Books without words are good, too. Because they don't have words, they allow you and your child to develop powers of observation and other skills of understanding. One of my favorites is The Bear and the Fly. Here's an article I read recently that motivated me to find more books without words.
Have words and letters around. The more your child sees words, the more they will internalize them. Alphabet magnets on the fridge, learning toys, videos, their name on their bedroom wall, labels on toy bins, frequent exposure. My Mom taught kindergarten and 2nd grade for years, and it seems normal to me to have a chalkboard (and chalk) in the basement and posters from the local teacher's store on our walls.
Consider learning a little sign language. Reading is connected to language skills, and our younger kids that learned a little sign language as babies seemed to have a head start with words. My youngest was barely two when I realized she was reading the word "no" painted on a parking lot wall because she had seen it several times on a Signing Time video. These videos are not only geared for children and entertain with great songs while they teach, but they also show the text on screen while saying and signing basic words.
Have books around. I heard this bit of advice when my first child was small, and so I created a reading place in each part of the house--the basement, the family room, the front room (where the nicer books go), and their bedroom. Wherever they spend time, there is a book within reach (as well as a place to put books away).
Read yourself so your children see that you enjoy reading. You've heard this before I'm sure. Honestly, I don't know how much this has influenced my small children. Probably not directly, as it seems pointless for me to try to pick up my own book and read it when they are around. When I had my first young children, I was lucky to squeeze a book in a year for myself. Eventually I decided I couldn't wait for my kids to grow up for me to read more, and I manage to get books in by listening to them when I walk, in the car (when the kids aren't with me--if they are there we are listening to their music or their recorded book), and a couple pages before I drop off at night. Perhaps even the desire to read affects how a parent deals with books in their home and for their children. Maybe the most significant benefit to having a parent who reads is that good books influence us to be better people, better parents. (And they can give us a needed escape from the insanity, too.)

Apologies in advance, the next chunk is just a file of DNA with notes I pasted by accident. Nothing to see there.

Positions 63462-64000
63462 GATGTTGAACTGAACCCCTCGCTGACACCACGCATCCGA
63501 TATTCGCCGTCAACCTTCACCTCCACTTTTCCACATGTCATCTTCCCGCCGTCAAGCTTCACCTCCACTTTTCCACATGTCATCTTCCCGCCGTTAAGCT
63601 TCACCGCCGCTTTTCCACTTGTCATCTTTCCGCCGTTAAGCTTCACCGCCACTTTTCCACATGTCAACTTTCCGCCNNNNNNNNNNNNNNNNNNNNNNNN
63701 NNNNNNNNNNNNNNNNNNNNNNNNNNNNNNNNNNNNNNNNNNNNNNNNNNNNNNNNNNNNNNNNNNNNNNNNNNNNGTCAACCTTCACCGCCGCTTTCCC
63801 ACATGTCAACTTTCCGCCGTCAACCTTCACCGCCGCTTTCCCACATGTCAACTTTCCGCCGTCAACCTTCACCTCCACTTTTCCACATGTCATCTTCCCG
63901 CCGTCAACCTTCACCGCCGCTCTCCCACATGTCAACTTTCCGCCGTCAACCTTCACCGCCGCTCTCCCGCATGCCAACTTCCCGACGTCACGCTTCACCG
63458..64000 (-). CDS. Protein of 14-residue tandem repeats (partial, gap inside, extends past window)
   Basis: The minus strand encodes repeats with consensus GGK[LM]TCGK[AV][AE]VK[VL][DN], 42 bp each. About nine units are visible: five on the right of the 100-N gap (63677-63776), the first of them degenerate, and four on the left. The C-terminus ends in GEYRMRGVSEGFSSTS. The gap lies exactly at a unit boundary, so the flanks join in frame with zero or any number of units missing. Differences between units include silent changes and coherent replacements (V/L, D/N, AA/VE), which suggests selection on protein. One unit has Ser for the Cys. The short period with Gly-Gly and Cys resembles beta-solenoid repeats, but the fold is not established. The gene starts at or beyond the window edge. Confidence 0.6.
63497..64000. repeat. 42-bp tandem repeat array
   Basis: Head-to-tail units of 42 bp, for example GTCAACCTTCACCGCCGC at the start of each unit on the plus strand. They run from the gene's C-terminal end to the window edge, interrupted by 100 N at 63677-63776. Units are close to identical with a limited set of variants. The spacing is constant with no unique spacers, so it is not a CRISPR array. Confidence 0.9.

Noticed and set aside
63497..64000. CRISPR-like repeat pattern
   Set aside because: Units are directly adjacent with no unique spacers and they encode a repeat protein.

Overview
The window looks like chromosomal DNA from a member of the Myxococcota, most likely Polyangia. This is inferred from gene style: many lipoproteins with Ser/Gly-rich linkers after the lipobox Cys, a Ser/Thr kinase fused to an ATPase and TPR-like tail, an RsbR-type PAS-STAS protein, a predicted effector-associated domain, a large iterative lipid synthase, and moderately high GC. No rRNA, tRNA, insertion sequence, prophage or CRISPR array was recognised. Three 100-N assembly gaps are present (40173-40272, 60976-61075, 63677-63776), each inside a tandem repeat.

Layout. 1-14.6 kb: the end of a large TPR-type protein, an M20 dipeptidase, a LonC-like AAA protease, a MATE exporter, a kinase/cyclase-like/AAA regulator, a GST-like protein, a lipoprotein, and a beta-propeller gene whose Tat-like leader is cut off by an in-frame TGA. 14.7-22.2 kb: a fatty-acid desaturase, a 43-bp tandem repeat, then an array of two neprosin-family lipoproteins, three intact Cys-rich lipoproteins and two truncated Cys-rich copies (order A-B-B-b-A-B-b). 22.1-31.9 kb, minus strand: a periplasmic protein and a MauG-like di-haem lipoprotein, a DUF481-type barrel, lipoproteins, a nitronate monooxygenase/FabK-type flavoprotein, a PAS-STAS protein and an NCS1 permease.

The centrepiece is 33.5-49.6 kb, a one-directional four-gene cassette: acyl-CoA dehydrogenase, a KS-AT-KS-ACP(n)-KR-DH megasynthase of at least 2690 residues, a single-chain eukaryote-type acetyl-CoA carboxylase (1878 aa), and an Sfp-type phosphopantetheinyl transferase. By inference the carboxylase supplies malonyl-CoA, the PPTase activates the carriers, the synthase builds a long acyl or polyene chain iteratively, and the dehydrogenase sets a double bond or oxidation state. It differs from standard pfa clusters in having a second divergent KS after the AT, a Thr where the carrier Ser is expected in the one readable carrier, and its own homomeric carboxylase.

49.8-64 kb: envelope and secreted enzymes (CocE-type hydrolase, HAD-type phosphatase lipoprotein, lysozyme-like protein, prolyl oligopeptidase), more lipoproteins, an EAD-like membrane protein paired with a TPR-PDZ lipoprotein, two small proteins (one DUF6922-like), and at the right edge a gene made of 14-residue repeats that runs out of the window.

Use the library. Though I'm sure story time at the library is valuable, as a parent, I never hit it off with story time. It was just too hard to get there--it worked better for us to just read together at home. If you manage to do it, more power to you. All of these ideas are just things to choose from anyway--no one can do it all.
Still, we go to the library regularly. We do the reading club in the summer. We go online and reserve materials. We pay late fees, but it still seems like a bargain for all the library does for us. Lately I have been taking my youngest once a week to choose an Emergent Reader book, just the level A. I read it to her the first day at nap time, and the next day she reads part of each page. I tell her, "You read me a book, and then I'll read you one." She reads it to me each day until we go back to the library to pick out a new one (or four). I know this is borderline of teaching reading in an organized way, which I claimed I don't do, but really it's just been following her lead and providing materials she is eager to use. It's so much fun to see her learn!
Make books special. Give nice copies as gifts. Reward accomplishments with "book points" that can be used to buy books from the Scholastic Book order that comes home from school. I have a few magazine boxes that I decorated for different holidays that hold holiday books, and I pull those out for that holiday. My sister-in-law started a Mother and Son Neighborhood Book Club that has been a great success for years. I bet you're doing some great things that you're not even aware of.
Take advantage of the opportunities that arise, the ideas you have, and run with it.